When it comes to awards, we do different types of promotions depending on which award we’re looking at. With the travel award and Honor Society, the faculty and I typically decide who will receive the award or which students we nominate to the Honor Society. With the Undergraduate Research Award and Marion B. Sewer Scholarship for Distinguished Undergraduates, we tell the students about them and let them choose if they’d like to apply. With chapter-wide awards, such as the Outstanding Chapter Award, Regional Meeting Award, Science Fair Award or Outreach Grant, we encourage the students to put together an application. We will help them and review it with them, but I think it’s a great experience for the students to do it themselves.
What advice would you give faculty members interested in starting a student chapter?
Be a little more hands-on to start. Make sure there’s a good organizational structure in place, consider starting small, develop partnerships with other groups on campus and figure out what the students are interested in — try to meet them there.
You can look at what other groups on your campus are doing to see where there might be gaps. At Otterbein, for instance, we have plenty of great pre-med groups that bring in lots of speakers. But we found there was a need for a pre-med group that prepares students for medical school entrance exams, so we started our MCAT prep sessions.
About Student Chapters
What is the ASBMB Student Chapters program?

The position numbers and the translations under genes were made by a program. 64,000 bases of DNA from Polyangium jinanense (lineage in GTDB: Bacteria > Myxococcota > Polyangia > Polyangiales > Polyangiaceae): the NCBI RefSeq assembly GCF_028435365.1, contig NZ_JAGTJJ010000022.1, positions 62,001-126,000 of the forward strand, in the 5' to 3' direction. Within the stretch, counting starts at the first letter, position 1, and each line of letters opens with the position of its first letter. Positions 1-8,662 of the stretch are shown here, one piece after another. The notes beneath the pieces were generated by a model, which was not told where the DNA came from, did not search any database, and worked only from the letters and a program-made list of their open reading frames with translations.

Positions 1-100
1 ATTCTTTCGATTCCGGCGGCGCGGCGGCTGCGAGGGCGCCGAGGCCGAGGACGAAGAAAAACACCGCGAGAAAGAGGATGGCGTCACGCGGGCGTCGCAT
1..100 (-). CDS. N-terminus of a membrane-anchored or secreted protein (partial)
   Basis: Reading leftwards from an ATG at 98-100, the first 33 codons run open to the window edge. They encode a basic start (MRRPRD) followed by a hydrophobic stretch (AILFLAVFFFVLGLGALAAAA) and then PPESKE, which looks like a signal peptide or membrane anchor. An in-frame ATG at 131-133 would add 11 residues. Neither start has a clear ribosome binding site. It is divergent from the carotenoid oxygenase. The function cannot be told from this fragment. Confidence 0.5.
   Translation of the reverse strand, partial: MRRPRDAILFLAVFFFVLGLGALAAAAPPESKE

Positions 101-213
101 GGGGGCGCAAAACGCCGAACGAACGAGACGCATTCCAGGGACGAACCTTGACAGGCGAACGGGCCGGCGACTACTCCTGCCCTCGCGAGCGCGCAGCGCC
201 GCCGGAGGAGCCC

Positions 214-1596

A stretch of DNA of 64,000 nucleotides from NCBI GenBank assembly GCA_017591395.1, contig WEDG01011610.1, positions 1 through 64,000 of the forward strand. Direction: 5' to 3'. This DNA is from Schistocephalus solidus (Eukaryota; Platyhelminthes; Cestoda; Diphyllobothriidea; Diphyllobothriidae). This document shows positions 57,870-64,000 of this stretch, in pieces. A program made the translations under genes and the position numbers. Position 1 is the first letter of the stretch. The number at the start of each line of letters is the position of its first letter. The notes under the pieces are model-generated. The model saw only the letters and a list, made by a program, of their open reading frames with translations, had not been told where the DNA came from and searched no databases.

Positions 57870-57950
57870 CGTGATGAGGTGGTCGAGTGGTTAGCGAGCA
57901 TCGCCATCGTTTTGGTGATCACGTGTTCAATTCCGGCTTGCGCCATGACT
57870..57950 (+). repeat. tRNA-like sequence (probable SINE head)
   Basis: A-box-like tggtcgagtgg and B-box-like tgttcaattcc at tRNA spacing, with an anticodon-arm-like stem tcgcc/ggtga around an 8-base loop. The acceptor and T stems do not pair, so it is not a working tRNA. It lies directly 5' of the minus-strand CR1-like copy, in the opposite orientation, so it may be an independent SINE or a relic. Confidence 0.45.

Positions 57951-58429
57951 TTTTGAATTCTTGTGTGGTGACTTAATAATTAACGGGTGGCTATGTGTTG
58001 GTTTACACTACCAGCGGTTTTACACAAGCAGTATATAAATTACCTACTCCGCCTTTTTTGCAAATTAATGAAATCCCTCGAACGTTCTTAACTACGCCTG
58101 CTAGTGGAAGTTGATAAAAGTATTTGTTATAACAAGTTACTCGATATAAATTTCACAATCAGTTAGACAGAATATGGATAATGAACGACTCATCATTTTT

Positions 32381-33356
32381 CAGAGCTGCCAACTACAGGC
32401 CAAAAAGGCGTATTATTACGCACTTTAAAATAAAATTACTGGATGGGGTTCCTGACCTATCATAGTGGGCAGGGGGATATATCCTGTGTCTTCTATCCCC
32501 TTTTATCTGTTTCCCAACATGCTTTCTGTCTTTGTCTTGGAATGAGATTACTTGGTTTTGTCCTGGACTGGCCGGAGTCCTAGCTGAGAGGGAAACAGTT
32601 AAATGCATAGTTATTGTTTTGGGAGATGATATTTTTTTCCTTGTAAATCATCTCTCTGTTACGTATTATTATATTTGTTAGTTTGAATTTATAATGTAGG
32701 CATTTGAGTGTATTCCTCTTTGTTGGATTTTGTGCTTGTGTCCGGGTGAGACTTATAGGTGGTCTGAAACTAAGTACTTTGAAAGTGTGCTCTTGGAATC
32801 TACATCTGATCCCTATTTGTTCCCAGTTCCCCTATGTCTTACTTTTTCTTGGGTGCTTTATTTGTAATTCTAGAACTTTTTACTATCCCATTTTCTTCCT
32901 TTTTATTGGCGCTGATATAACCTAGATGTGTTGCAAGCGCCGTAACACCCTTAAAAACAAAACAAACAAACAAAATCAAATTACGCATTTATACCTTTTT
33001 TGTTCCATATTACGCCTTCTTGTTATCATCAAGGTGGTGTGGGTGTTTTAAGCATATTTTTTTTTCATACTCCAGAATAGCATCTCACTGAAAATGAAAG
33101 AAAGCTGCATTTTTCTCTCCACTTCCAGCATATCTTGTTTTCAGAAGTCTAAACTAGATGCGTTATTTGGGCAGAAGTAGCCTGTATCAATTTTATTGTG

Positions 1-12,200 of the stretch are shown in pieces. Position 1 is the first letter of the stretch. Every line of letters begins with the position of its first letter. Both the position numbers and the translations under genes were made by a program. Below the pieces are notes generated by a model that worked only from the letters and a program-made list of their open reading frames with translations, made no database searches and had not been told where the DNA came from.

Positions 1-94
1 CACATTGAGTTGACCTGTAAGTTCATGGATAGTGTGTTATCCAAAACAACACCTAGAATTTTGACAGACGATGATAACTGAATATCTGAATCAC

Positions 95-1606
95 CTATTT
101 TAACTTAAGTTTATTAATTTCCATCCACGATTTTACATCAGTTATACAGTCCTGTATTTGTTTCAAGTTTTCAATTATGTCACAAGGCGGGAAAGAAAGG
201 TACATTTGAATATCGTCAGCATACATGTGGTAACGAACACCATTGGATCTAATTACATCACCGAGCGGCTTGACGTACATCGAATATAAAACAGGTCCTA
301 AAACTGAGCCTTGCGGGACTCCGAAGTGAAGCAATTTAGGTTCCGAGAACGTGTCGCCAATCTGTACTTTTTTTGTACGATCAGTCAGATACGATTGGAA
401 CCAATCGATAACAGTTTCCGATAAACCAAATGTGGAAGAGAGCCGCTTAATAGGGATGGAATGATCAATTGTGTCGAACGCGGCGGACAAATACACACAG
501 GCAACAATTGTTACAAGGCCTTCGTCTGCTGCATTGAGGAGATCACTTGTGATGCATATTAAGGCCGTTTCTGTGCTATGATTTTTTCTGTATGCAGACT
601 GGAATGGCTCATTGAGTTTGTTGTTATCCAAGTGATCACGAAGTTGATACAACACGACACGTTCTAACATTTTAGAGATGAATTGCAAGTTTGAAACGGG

ASBMB Student Chapters are a national community linking undergraduate students and faculty members with an interest in biochemistry and molecular biology. The chapters work to advance research, education and outreach in biochemistry and molecular biology.
How do I start a chapter?
Each chapter must have a faculty adviser who is a regular member of the ASBMB. This adviser must complete the application. Each chapter also needs a minimum of five students to receive full benefits. Chapter dues are $100 per year and cover up to 10 students. If you have more than 10, each additional student will be another $10.
The 2023–2024 renewal period for Student Chapters opens Sept. 1. To start a chapter, access the ASBMB student chapter registration system at asbmb.org/education.
What are the benefits of the program?
Both students and faculty members benefit.
Students have membership in the ASBMB and are eligible to apply for exclusive awards and grants such as travel awards, the ASBMB Honor Society and the Undergraduate Research Award. Students can also participate in professional development opportunities and network with each other on a national scale.
Faculty can receive funding to support their undergraduate research and science outreach efforts. They may also engage in education and professional development opportunities exclusive to chapter advisers, including a journal club and an online community of undergraduate educators.
Do you have questions about Student Chapters? Need guidance setting up a chapter? Email firstname.lastname@example.org.